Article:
(Barriers to Naloxone Access) "A more prosaic, but no less important, legal barrier to widespread naloxone access is the Food and Drug Administration’s (FDA) classification of naloxone as a prescription drug. This means that public health and harm reduction agencies cannot distribute naloxone like condoms or sterile syringes. Instead, naloxone must be prescribed by a properly licensed health care provider after an individualized evaluation of the patient. Because health care providers have to be involved, naloxone programs must deal with concerns about liability, which among doctors can be powerful even when they are not wellfounded in fact.31 The prescription status raises the cost of naloxone distribution and makes it illegal to give naloxone to lay people willing to administer the drug to others suffering an overdose."Source:Burris, Scott; Beletsky, Leo; Castagna, Carolyn; Coyle, Casey; Crowe, Colin; and McLaughlin, Jennie Maura, "Stopping an Invisible Epidemic: Legal Issues in the Provision of Naloxone to Prevent Opioid Overdose," Drexel Law Review (Philadelphia, PA: Earle Mack School of Law, Spring 2009), Vol. 1, Number 2, p. 278.
(Effectiveness) "Treatment with naloxone can reverse respiratory failure within a few minutes (Darke and Hall, 1997; Physician’s Desk Reference, 2000). Naloxone is an opiate antagonist, and is thought to displace heroin at the Mu2 receptors. Physicians and emergency personnel treat patients suspected of heroin overdose by administering an initial dose of naloxone parenterally. While 2 mg are almost always sufficient to revive a patient, additional doses can be administered if the desired improvement does not occur, and smaller doses are often used to minimize the discomfort of sudden heroin withdrawal (Physician’s Desk Reference, 2000). In adults, naloxone has a half-life of between 30 and 81 minutes (Physician’s Desk Reference, 2000). Therefore, repeated administration could be necessary to reverse the effect of particularly large or long-lasting doses of heroin. (Sporer, 1999; Physician’s Desk Reference, 2000). In practice, however, a single 2 mg does is almost always sufficient. If a patient has not taken opioids, naloxone has no pharmacological effect (Darke and Hall, 1997).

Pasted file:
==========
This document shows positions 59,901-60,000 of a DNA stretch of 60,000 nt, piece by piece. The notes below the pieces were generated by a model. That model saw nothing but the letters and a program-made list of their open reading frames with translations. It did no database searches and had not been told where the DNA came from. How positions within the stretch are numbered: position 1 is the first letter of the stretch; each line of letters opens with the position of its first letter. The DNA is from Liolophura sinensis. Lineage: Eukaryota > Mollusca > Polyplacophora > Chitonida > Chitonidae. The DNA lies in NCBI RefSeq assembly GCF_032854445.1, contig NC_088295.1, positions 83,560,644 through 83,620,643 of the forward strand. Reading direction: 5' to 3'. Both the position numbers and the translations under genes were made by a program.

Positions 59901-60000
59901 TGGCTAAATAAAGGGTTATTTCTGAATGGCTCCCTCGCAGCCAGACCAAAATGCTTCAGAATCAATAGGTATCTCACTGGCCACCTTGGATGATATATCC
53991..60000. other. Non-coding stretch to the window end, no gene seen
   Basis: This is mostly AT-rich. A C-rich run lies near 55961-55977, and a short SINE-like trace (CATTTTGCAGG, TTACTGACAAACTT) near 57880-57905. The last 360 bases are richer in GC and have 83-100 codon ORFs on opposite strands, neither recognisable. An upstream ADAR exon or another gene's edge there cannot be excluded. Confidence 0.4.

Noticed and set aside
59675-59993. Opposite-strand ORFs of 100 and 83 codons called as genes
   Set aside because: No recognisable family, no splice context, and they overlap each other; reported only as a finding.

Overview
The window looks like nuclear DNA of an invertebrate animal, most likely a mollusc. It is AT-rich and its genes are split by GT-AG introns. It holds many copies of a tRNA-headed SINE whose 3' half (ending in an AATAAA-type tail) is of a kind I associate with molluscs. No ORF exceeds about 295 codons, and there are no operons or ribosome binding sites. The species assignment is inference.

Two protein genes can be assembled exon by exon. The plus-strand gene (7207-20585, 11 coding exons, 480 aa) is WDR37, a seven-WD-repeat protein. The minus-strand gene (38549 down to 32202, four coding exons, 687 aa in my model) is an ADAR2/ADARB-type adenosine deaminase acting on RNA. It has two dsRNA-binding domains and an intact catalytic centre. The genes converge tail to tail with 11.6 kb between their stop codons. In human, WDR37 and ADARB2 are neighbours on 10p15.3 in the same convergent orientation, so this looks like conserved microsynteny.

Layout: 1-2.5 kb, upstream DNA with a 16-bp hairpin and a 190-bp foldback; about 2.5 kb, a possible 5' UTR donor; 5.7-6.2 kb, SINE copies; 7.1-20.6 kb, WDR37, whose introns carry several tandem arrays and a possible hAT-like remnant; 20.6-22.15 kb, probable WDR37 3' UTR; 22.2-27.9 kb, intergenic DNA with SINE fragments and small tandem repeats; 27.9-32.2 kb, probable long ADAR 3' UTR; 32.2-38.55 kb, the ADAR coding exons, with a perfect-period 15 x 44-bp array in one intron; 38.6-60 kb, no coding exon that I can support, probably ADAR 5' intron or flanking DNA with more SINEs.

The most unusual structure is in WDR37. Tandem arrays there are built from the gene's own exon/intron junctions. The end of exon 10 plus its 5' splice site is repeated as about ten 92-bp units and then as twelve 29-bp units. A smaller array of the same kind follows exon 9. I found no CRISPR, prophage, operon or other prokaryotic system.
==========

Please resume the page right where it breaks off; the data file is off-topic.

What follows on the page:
"While administration of naloxone may produce acute withdrawal symptoms in patients with heroin dependence (Physician’s Desk Reference, 2000), the drug does not have long-term or life threatening adverse effects when it is administered at therapeutic doses (Strang, et al, 1996). Naloxone has been associated with complications such as seizures and arrhythmia, (Physician’s Desk Reference, 2000) but more recent research suggests that complications are exceedingly rare, that past reports of complications may have been erroneous (Goldfrank and Hoffman, 1995), or that complications occur, if at all, in patients with pre-existing heart disease (Goldfrank and Hoffman, 1995). Naloxone is not addictive, and has no psycho-pharmacological effects."Source:Burris, Scott; Norland, Joanna; and Edlin, Brian, "Legal Aspects of Providing Naloxone to Heroin Users in the United States," International Journal of Drug Policy, 2001, Vol. 12, pp. 237-48.